ECB cuts key interest rate by 0.25 percentage points to 4.25 percent

die European Central Bank (ECB) It decides to reverse course and cut interest rates for the first time in almost five years. Monetary officers surround the head of the central bank Christine Lagarde As the ECB announced on Thursday in Frankfurt, it cut the key interest rate by 0.25 percentage points to 4.25 percent.

He also reduced the deposit rate charged by banks to 3.75 percent from the previous 4.00 percent for parking money at the central bank, which plays an important role in the financial market. The central bank last cut interest rates in September 2019. “The ECB Council does not commit in advance to a specific interest rate path,” the ECB explained, aiming for further study.

The US Federal Reserve Bank still has its legs

With its downward move, the ECB follows central banks in Canada, Switzerland and Sweden, which have already cut interest rates. The influential US Federal Reserve Bank Central Reserve Inflation in the U.S. has recently proved too strong to keep its feet still.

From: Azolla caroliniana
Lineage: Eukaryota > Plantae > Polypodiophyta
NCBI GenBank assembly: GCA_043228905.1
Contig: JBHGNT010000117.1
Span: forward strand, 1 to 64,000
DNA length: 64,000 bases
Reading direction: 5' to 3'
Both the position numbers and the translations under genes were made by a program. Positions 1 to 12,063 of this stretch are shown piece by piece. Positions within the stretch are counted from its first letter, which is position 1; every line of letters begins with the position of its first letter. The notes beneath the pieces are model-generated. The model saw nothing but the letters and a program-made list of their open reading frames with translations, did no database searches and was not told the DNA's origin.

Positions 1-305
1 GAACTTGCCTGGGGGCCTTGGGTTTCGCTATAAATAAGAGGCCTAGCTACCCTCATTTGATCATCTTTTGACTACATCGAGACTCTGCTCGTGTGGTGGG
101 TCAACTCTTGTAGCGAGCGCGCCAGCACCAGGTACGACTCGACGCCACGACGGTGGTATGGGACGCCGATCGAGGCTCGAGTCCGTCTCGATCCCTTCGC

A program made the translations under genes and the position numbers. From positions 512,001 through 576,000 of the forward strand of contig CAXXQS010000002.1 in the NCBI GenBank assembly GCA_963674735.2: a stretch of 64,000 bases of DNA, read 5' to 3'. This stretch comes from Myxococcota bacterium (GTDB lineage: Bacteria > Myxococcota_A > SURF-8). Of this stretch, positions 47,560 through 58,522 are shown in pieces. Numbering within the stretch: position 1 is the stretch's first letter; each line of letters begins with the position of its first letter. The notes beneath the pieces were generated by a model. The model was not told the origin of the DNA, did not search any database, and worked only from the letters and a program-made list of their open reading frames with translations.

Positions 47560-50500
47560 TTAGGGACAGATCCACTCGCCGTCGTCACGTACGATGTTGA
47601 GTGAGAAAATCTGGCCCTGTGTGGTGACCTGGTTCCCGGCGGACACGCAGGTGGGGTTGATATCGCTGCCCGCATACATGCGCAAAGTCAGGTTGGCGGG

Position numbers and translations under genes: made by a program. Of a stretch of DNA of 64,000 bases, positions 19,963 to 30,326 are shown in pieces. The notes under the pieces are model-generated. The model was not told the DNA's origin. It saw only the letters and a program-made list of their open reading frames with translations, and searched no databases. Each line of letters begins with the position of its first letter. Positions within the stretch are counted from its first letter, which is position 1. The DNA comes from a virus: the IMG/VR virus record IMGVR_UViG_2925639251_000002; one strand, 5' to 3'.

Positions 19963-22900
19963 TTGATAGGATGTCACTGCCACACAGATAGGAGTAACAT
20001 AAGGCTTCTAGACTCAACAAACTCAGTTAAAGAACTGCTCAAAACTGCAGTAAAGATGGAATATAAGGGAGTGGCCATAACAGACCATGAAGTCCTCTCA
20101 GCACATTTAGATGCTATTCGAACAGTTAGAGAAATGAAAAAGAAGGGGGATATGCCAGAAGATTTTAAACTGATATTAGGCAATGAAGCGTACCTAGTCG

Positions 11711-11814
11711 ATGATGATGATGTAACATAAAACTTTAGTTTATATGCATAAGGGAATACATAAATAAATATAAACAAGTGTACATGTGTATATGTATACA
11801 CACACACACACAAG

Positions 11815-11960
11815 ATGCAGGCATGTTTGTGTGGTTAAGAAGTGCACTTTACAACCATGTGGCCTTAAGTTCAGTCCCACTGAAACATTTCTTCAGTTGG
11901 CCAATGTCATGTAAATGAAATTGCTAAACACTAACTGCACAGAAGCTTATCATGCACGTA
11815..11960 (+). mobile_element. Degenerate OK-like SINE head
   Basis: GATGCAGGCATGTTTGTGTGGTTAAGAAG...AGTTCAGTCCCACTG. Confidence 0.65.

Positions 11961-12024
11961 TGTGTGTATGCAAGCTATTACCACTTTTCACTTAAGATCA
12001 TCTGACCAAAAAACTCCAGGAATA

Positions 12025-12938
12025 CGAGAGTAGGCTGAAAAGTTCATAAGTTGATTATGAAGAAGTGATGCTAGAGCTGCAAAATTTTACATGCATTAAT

Inflation has not yet been defeated in the Eurozone either. With inflation as recently as 2.6 per cent in May, rates above ten per cent as of autumn 2022 are now a long way off. The ECB’s ten interest rate hikes from summer 2022 contributed significantly to this.

The target inflation rate is 2.0 percent

The ECB is targeting an inflation rate of 2.0 percent, which it considers the optimal level for the 20-nation bloc. ECB Chief Economist Philip Lane The central bank has recently signaled that it may loosen its tight interest rate policy somewhat. At the same time, he also clarified that lowering interest rates will not end the fight against inflation.

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In a recent survey conducted by a news agency Reuters All 82 economists surveyed expected an interest rate cut of 0.25 percentage points. However, they also expected euro watchdogs to take a cautious approach in the coming months. This will be supported by the fact that wage growth was surprisingly strong in the first quarter and inflation in services remained strong. Financial markets recently expected at most two more interest rate cuts this year.

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